June 13, 2024


Seattle metro residents near Amazon delivery stations face more pollution but order fewer packages
Credit: Research in Transportation Economics (2023). DOI: 10.1016/j.retrec.2023.101382

While it is common to see Amazon Prime vans circling the city of Seattle year-round, there might be even more deliveries than usual right now, thanks to the Black Friday and Cyber Monday deals that rang in the holiday season.

Researchers at the University of Washington were curious how the delivery of e-commerce products affects levels across the Seattle metropolitan area, which includes Tacoma, Seattle, Bellevue and Everett.

According to the team’s study, neighborhoods within 3 kilometers (1.9 miles) of an Amazon last-mile delivery station or sortation center are exposed to twice the amount of delivery van and truck traffic as neighborhoods farther away. These neighborhoods are home to a higher proportion of low-income households and people of color compared to the rest of the metro area. These residents also order 14% fewer packages than average in this area.

The researchers published these findings Dec. 2 in Research in Transportation Economics.

“E-commerce is changing how we shop and how we travel in cities, but transportation researchers don’t really have a good way to measure or even talk about e-commerce in terms of equity,” said lead author Travis Fried, a UW doctoral student in the civil and environmental engineering department.

“So, we started by asking, ‘Well, who’s ordering the packages?’ which I think we have a clearer idea of now. Then we asked, ‘Who’s affected by the pollution and the traffic that this ordering creates?’ Our study found that there’s a substantial disparity between those two populations.”

Because this is the first study of its kind, the researchers started by looking for broad trends based on household income and race. “People of color” in this study included people who identified as any other race or ethnicity besides non-Hispanic white on the census. The team defined a “vulnerable” neighborhood as one with a below-average and a higher percentage of people of color compared to the broader metropolitan area.

To get an idea of who was ordering packages, the researchers used data from the Puget Sound Regional Council, which, in a recent survey, included a question about how many packages people were ordering on an average day.

From there, the team looked at where the neighborhoods were situated compared to Amazon last-mile delivery stations.

“Last-mile delivery stations are a unique feature to the Amazon supply chain,” Fried said. “They have trucks going in, usually from a sortation or a fulfillment center that’s a little bit further out from the city. Then coming out the other end are cargo vans—these are the cargo vans that we see circulating our neighborhoods. Ultimately, we tried to estimate this inflow of trucks and outflow of cargo vans.”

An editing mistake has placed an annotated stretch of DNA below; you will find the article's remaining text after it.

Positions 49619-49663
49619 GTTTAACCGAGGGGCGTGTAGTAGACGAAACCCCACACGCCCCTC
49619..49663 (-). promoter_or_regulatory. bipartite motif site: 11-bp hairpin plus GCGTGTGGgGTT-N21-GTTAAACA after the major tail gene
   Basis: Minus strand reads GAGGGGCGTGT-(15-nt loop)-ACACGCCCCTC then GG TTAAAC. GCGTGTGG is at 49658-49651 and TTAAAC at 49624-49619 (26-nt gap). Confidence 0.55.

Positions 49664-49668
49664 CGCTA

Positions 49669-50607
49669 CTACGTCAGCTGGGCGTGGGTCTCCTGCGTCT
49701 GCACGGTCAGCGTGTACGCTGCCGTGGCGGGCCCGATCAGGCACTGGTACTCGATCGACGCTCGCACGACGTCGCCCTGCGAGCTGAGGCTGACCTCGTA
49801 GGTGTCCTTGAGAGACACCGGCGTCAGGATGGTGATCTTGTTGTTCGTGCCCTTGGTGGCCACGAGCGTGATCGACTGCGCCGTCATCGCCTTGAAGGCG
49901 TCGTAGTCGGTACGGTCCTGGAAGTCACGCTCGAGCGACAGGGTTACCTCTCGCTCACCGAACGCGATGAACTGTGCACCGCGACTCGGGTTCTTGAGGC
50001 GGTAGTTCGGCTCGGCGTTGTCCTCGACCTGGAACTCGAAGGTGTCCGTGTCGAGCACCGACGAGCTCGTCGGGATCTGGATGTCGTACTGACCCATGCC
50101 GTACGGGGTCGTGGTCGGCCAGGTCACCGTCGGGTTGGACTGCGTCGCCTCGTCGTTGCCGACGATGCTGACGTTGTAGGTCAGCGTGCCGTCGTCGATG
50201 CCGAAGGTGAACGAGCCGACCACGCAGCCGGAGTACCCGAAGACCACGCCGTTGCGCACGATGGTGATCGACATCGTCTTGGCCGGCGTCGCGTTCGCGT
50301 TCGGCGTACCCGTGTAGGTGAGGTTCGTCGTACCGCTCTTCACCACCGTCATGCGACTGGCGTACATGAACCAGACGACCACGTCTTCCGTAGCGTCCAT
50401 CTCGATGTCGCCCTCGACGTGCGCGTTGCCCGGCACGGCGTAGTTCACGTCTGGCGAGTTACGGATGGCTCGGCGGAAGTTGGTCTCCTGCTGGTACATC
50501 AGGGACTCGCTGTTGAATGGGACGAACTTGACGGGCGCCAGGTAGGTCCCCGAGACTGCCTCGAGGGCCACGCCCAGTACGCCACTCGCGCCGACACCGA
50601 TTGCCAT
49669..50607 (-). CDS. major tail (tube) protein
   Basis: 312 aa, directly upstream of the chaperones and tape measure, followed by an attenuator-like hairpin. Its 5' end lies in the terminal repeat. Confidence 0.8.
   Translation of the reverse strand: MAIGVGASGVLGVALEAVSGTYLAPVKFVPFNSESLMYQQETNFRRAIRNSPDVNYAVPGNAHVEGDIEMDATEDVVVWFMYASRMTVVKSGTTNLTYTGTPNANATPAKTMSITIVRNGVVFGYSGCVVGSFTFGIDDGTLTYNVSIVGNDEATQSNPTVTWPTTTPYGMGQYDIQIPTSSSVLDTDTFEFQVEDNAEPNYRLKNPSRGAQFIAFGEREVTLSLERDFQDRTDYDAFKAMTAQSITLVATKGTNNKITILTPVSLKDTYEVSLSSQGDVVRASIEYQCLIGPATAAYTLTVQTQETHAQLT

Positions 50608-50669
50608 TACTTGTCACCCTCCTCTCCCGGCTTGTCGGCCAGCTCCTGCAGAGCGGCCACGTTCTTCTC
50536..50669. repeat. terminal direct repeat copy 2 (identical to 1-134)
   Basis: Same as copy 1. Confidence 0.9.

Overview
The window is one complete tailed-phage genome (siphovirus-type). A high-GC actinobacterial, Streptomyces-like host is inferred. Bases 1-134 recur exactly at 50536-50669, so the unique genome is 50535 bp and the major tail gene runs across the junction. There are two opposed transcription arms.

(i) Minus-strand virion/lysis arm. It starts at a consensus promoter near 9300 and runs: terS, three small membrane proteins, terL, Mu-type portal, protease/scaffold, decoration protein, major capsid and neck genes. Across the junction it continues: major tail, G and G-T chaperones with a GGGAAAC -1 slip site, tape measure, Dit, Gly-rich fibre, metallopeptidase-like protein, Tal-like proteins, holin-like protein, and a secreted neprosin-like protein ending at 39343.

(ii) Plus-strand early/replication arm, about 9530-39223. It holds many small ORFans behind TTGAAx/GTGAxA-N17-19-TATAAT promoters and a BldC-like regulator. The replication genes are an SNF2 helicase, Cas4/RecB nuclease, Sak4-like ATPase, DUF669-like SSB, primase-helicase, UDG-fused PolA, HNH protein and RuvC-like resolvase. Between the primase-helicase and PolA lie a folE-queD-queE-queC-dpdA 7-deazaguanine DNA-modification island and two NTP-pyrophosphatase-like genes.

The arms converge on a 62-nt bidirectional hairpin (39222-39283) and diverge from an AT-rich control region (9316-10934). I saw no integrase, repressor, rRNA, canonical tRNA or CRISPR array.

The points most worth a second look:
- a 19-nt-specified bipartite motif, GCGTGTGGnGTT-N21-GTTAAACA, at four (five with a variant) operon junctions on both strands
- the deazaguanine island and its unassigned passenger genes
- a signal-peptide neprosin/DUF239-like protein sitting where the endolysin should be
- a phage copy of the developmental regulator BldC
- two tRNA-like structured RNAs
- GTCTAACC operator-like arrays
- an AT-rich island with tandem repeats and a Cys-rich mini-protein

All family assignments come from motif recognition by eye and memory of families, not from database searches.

The researchers chose to focus on Amazon because it is the biggest player in the e-commerce market. Any trend they found for Amazon would likely be similar for other e-commerce companies, the researchers said.

Based on a neighborhood’s proximity to a last-mile delivery station and the residential ordering behaviors, the researchers could model how cargo vans and trucks were distributed throughout the network. Then they used the Environmental Protection Agency’s MOVES tool to simulate the amount of pollution each neighborhood would experience.

“It’s almost like each warehouse represents a sun with rays emanating out of it,” Fried said. “Those rays will be more intense the closer you are, and then as it branches out to other neighborhoods, it becomes less dense. The closer you are to something that’s hot, the more heat you will end up feeling. And these warehouses are just massive generators of freight activity. But not all that is destined for those neighborhoods nearby. And that’s where the inequity lies.”

In some ways these results are not surprising, the researchers said.

“Warehousing and distribution centers have historically concentrated in historically marginalized communities, including those with a high number of low-income households and a high proportion of ,” Fried said. “The concentration of industrial zoning happened through mechanisms that were either explicitly racialized during the early-to-mid 20th century or had the indirect effect of creating segregation near industrial land. Even though these policies are illegal today, we still see evidence of them locked into our modern-day development.”

The researchers hope to expand this finding in future studies by looking at how these results specifically affect different racial and as well as other vulnerable groups, such as older adults and people with disabilities. The team is also planning to make the model more easily accessible for other cities to use.

As for what the average consumer can do now, the answer is not straightforward.

“You could say, ‘Okay, just stop shopping online.’ But then people may just be driving more to shop and there will be more cars on the road, which still leads to more air pollution,” Fried said. “There’s no easy solution to this issue. But if we’re trying to improve something, we need to at least know where we start.”

Additional co-authors on this paper are Rishi Verma, UW doctoral student in the industrial and systems engineering department, and Anne Goodchild, UW professor of civil and environmental engineering and director of the UW Urban Freight Lab.

More information:
Travis Fried et al, Ecommerce and environmental justice in metro Seattle, Research in Transportation Economics (2023). DOI: 10.1016/j.retrec.2023.101382

Citation:
Seattle metro residents near Amazon delivery stations face more pollution but order fewer packages (2023, December 14)
retrieved 14 December 2023
from https://phys.org/news/2023-12-seattle-metro-residents-amazon-delivery.html

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